Though historians have repeatedly disproved such claims, theories still persist among many that the Gap Between Rich and Poor was built by the Jews.
"When I stare out across its astounding breadth, I'm often moved to tears," said Johannesburg resident Grace Ngubane, 31, whose home is situated on one of the widest sections of the gap. "The scale is staggering—it makes you feel really, really small."
"Insignificant, even," she continued.
While numerous individuals have tried to cross the Gap Between Rich and Poor, evidence suggests that only a small fraction have ever succeeded and many have died in the attempt.
Its official recognition as the Eighth Wonder of the World marks the culmination of a dramatic turnaround from just 50 years ago, when popular movements called for the gap's closure. However, due to a small group of dedicated politicians and industry leaders, vigorous preservation efforts were begun around 1980 to restore—and greatly expand—the age-old structure.
"It's breathtaking," said Goldman Sachs CEO Lloyd Blankfein, a longtime champion and benefactor of the rift's conservation. "After all we've been through in recent years, there's no greater privilege than watching it grow bigger and bigger each day. There may be a few naysayers who worry that if it gets any wider, the whole thing will collapse upon itself and take millions of people down with it, but I for one am willing to take that chance."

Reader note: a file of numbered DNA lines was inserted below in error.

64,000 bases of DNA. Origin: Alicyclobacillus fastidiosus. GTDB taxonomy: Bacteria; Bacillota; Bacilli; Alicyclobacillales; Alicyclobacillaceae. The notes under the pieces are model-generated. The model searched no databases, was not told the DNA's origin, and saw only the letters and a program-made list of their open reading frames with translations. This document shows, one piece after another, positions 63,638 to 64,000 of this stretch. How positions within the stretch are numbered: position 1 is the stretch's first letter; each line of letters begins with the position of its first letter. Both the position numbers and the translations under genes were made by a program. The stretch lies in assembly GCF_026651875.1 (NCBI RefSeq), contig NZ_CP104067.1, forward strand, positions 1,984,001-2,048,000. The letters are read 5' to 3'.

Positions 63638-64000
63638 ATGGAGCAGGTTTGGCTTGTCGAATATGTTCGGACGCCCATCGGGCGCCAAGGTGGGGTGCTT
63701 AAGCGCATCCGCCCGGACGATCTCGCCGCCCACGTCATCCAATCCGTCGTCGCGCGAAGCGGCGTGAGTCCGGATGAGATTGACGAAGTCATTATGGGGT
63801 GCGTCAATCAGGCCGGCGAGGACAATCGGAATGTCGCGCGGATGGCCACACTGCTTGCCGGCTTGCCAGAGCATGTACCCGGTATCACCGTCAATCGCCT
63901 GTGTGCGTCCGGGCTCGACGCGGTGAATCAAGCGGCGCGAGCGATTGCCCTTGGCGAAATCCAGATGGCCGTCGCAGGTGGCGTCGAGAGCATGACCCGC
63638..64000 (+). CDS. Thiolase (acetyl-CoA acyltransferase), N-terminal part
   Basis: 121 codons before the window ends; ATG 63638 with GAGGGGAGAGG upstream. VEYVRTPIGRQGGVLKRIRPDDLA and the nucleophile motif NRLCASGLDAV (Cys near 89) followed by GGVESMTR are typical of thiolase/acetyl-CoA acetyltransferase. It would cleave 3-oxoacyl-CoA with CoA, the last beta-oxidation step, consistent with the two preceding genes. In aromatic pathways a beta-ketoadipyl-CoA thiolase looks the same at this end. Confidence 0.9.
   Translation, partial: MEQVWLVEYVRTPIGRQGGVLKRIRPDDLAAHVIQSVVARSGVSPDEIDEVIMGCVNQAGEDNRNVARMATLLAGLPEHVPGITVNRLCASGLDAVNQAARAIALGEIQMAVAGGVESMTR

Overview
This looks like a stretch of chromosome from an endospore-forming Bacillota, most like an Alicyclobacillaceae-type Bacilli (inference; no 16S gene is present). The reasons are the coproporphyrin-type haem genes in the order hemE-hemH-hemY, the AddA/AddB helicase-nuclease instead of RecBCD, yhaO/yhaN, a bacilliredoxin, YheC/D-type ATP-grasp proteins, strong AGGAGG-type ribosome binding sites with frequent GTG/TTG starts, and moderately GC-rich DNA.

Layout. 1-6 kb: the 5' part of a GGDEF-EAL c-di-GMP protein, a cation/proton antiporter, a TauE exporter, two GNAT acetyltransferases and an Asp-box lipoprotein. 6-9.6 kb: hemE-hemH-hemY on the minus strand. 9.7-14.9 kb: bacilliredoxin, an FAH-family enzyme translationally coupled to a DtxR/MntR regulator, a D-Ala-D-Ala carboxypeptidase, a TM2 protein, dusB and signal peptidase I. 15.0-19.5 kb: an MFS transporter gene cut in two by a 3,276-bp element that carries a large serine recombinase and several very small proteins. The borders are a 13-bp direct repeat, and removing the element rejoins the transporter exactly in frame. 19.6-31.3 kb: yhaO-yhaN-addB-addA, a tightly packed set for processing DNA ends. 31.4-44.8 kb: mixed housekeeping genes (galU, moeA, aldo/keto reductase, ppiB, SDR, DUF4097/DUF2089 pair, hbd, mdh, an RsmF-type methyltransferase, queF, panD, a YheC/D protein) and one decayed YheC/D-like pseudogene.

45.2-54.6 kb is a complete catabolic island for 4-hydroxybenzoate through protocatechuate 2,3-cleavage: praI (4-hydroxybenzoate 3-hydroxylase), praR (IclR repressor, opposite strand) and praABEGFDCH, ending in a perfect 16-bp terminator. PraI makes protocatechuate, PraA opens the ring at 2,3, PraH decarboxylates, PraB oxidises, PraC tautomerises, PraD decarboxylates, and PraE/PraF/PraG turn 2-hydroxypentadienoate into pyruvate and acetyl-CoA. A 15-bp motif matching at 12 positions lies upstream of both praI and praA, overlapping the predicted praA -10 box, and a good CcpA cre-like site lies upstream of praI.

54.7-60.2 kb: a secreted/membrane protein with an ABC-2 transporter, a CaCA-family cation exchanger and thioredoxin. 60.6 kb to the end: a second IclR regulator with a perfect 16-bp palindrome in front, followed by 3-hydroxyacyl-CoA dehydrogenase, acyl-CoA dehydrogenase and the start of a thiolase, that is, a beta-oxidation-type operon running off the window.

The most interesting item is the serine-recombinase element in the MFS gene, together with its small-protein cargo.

Added Blankfein, "Besides, something tells me I'd probably make it out okay."
Link: the Onion
Monday, January 24, 2011
Sunday, January 23, 2011
Rome may have fallen hundreds of years ago, but much of the civilization the Romans built still dots the landscape today. One team of scientists recently unearthed a different kind of Roman artifact that may hold a strange clue to the empire's downfall.
A study of tree rings recently published in the journal Science provides evidence of climate shifts that, perhaps not coincidentally, occurred from A.D. 250 to 550, a period better known as the fall of the Roman Empire...